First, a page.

GORE IN THE STORE
AN UNQUIET GRAVE ***
Directed by Terence Krey.
Starring Jacob A. Ware, Christine Nyland.
Horror, US, 75minutes.
Streaming on Shudder from 24th June 2021.
Widower Jamie is still struggling with the grief of losing his wife Jules in a car crash. With the help of her twin sister Ava, Jamie attempts a ritual to bring Jules back from the beyond. However, Jamie may be keeping Ava in the dark as to how exactly the ritual works, his anguish and sorrow causing him to pay whatever the price may be.
Making his feature debut as director and sharing screen writing credit with leading lady Nyland, Terence Krey’s AN UNQUIET GRAVE is low budget cinema with limited resources that manages to punch above its weight thanks to its smart script and convincing performances. With its cast of two, limited locations and a minimal reliance on special effects it may sound like an exercise in tedium but over its brief running time Krey delivers a debut film that is interesting in the way that it tackles such a well-trodden subject in its contemporary manner.
Thanks to the likes of The Monkey’s Paw and the legion of books and films it has inspired we all know that bringing a loved one back from the dead isn’t exactly the best idea as it always comes with a terrible cost. The fee paid here makes the most of the films restricted scope in regard to its two characters. To say how exactly the film’s supernatural plot riffs on current events would be to give away the films biggest surprise, which arriving early, sets up the rest of the film, examining in unsettling detail the repercussions of Jamie and Ava’s ill-advised dabbling in the dark arts.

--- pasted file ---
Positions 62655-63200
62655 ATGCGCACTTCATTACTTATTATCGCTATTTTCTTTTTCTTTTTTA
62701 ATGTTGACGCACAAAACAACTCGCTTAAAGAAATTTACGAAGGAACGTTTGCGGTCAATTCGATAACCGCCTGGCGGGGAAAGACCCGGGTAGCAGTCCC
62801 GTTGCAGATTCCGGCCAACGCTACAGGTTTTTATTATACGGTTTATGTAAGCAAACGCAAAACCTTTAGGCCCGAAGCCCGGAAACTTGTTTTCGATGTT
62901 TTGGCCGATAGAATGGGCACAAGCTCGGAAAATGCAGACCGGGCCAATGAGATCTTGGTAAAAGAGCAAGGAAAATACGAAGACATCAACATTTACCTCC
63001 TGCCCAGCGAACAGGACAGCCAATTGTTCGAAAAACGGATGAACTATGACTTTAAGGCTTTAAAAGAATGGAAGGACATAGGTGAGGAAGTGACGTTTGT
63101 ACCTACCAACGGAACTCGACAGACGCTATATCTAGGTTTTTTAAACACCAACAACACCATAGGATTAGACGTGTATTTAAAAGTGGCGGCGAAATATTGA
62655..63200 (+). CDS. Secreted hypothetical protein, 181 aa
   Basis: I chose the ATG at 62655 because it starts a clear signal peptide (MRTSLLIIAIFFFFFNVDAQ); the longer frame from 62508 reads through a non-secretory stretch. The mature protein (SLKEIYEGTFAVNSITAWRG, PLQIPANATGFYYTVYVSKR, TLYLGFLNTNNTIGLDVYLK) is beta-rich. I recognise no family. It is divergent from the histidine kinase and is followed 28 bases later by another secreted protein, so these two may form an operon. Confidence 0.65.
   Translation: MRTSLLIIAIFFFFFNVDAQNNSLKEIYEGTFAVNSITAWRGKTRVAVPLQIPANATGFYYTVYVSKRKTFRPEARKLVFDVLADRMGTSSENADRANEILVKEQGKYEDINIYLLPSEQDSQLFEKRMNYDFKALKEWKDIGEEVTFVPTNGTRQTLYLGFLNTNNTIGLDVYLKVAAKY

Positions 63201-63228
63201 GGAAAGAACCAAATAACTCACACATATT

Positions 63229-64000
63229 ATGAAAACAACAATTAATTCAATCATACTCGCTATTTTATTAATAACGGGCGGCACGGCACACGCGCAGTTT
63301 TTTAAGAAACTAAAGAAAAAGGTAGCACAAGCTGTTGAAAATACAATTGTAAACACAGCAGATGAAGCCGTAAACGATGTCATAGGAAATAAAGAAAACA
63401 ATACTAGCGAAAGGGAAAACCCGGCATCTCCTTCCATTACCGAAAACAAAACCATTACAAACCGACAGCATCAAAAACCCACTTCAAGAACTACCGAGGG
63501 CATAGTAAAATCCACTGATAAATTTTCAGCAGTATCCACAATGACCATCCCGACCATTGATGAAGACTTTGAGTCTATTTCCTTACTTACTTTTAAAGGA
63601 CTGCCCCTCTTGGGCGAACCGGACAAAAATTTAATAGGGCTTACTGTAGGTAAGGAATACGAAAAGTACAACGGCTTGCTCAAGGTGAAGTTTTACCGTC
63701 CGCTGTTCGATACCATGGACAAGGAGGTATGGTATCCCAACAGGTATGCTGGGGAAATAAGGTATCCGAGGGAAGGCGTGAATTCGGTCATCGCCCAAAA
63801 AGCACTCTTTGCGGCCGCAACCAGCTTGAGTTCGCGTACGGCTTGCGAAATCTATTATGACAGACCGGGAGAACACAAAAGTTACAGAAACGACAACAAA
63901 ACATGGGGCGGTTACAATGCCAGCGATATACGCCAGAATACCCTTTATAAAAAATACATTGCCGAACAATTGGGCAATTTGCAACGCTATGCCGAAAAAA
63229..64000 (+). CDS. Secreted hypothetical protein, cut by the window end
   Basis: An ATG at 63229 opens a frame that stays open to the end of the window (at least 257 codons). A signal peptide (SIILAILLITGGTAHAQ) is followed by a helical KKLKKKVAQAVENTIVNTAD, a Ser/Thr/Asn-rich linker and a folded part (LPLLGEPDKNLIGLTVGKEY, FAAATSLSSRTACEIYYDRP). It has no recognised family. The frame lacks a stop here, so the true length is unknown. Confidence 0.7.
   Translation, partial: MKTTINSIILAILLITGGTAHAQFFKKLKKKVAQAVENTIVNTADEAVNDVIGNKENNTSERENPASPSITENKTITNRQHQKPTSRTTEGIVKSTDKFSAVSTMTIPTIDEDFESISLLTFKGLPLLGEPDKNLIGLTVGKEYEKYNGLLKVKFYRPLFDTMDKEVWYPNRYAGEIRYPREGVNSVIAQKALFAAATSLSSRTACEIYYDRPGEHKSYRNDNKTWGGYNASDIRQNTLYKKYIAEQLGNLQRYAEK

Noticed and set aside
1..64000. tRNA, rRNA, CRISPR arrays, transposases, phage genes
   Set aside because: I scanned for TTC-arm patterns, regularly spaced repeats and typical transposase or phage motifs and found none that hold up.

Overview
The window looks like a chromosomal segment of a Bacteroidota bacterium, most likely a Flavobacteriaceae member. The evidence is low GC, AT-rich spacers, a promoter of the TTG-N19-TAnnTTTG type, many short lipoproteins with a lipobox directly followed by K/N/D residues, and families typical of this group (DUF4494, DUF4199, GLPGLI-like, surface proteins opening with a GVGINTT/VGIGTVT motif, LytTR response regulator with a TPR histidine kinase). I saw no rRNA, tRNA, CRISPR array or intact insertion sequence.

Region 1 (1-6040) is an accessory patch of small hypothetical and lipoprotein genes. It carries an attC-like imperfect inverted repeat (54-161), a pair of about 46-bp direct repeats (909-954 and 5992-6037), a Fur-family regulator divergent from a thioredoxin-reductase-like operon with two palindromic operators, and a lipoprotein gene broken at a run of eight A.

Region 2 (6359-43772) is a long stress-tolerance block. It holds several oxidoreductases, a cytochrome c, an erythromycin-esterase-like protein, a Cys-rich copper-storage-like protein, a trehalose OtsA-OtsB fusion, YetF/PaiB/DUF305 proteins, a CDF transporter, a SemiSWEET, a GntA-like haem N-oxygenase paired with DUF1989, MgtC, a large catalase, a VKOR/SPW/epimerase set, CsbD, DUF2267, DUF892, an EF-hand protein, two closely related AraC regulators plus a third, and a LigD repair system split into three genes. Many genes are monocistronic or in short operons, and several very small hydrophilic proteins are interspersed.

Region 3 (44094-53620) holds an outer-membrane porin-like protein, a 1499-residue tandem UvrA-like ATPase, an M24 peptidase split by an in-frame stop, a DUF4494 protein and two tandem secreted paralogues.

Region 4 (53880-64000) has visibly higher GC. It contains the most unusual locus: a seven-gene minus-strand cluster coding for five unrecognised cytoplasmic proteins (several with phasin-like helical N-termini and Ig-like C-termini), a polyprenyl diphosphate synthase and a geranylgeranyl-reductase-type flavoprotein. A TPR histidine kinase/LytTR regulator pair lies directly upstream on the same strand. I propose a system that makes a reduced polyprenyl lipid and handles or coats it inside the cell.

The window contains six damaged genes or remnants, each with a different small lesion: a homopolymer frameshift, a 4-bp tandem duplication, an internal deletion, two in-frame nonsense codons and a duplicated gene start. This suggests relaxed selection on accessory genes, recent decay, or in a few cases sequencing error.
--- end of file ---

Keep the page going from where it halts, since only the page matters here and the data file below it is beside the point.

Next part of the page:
The most is made of the films stark nature, allowing a focus on character that is both sharply written and excellently performed. Jacob A. Ware impresses here with his performance of a man warped by his loss. Whether he is unable to see the perverse repercussions of his actions or just ignores them in the name of selfishness is treaded carefully, leaving the viewer considering both options throughout the film. Just as impressive is Christine Nyland, working from her script that displays an aptitude for writing and portraying nicely etched characters. Playing a character put into an impossible situation with a sense of vulnerability she impresses bringing a troubling edge to the film.
Sharing its title with a 15th century folk song that also looked at devastation, grief and the supernatural, AN UNQUIET GRAVE is a film that is disturbing for its domestic issues maybe more than its supernatural matters. What cannot be denied is how well the two subjects are melded together here. This is low budget cinema that may not offer the most in terms of spectacle but in terms of lingering in the viewers mind afterwards with the troubling, sometimes skin crawling nature of the awful decisions brought on by a warped sense of entitlement it succeeds admirably. Confidently handled by its director and on screen double act this is a smart film that smuggles in uncomfortable subject matter expertly under its supernatural setting. This is a promising debut from a creative partnership who could take us into even more interesting territory with their next collaboration.